THE burning of the borough’s peat moors for grouse-shooting parties has controversially resumed - despite a Barnsley MP calling for a blanket ban to protect picturesque countryside from damage.

Gamekeepers set fire to heather in order to engineer an optimal breeding habitat for game birds which are shot for sport - though the contentious act has been linked to widespread environmental harm.

The government promised that grouse moors - including Range Moor at Langsett and Dark Peak near Dunford Bridge - will no longer see the routine burning of heather following widespread calls from campaigners and Barnsley East MP Stephanie Peacock.

However, the pledge has so far failed to come to fruition and the Chronicle can reveal that burning resumed on October 1 ahead of the shooting season.

In recognition of the alleged environmental damage caused by burning the government introduced a partial ban on the practice in May, acknowledging that ‘burning is damaging to peatland formation’ and ‘makes it more difficult or impossible to restore these habitats to their natural state’.( However, campaign group Wild Moors warned that a number of Barnsley’s moors are exempt from the new rules because they are located on degraded shallow peat, not blanket bog, despite urgently needing to be restored to a healthier, deeper state.

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Luke Steele, executive director of Wild Moors, said: “A complete ban on burning on peatlands, a ritual performed to provide younger, more nutritious heather to be eaten by grouse reared for shooting, must be implemented to protect one of the nation’s largest carbon stores from being damaged.

“The start of this year’s burning season comes as global leaders flock to Britain for the UN Climate Change Conference (COP26).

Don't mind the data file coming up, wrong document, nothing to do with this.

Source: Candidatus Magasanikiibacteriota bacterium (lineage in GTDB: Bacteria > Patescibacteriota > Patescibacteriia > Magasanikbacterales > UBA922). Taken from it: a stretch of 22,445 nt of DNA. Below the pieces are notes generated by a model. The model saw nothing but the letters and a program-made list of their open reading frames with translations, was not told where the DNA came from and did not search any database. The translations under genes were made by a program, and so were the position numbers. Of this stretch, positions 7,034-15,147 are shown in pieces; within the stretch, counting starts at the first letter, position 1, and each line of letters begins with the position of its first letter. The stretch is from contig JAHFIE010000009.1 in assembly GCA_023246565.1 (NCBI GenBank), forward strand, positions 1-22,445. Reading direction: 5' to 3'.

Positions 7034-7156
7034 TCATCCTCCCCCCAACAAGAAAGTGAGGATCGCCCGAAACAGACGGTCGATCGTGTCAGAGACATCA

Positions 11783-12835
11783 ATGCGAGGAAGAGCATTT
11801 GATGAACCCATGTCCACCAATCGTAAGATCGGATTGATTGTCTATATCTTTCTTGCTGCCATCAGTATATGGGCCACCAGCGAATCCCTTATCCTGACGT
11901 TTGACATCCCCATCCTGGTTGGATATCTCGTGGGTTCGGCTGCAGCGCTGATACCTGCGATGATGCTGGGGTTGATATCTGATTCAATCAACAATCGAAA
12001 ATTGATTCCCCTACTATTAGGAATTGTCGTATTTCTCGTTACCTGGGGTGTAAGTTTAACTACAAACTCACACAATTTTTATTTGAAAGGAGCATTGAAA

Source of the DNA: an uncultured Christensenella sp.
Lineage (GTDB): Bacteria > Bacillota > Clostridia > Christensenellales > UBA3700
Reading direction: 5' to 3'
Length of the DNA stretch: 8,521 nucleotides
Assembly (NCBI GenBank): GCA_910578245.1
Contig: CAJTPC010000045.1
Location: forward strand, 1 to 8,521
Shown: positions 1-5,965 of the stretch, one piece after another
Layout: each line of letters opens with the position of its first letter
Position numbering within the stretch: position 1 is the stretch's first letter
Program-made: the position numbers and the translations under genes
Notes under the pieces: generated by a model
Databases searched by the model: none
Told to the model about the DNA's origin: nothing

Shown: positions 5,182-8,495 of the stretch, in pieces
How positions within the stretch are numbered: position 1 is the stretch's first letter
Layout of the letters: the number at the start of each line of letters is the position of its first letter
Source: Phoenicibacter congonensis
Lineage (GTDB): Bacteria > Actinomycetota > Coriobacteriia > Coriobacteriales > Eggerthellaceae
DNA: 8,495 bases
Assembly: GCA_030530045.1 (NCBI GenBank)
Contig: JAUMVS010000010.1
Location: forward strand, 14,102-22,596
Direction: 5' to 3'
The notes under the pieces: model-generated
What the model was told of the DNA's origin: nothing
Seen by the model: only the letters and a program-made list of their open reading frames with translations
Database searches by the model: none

“At COP26 Britain has a prime opportunity to be a trailblazer in managing land for nature as a solution to climate change and biodiversity loss.

“How can we be a role model for other nations to follow when we still allow our carbon-rich peatlands to be torched to benefit grouse shooting?( “If we are to tackle the climate crisis, we must face the facts that burning moors harms fragile peatland ecosystems, releases climate-altering gasses into the atmosphere, worsens flooding in downstream communities and exacerbates wildfire risk by converting wetlands into highly-flammable tinderboxes.( “It’s past time to put an end to the burning of peatlands for grouse shooting.”( Almost three-quarters of England’s peatlands are damaged or degraded, according to a study by National England, with heather burning being a key driver.

Stephanie added: “The government has dithered and delayed over the pledge it made last year, which the committee on climate change described as a ‘low cost, low regret’ action, to reduce our carbon emissions.

“The government needs to up its ambitions on climate change.

“What we need is real leadership, which, unfortunately, the government appear incapable of providing.”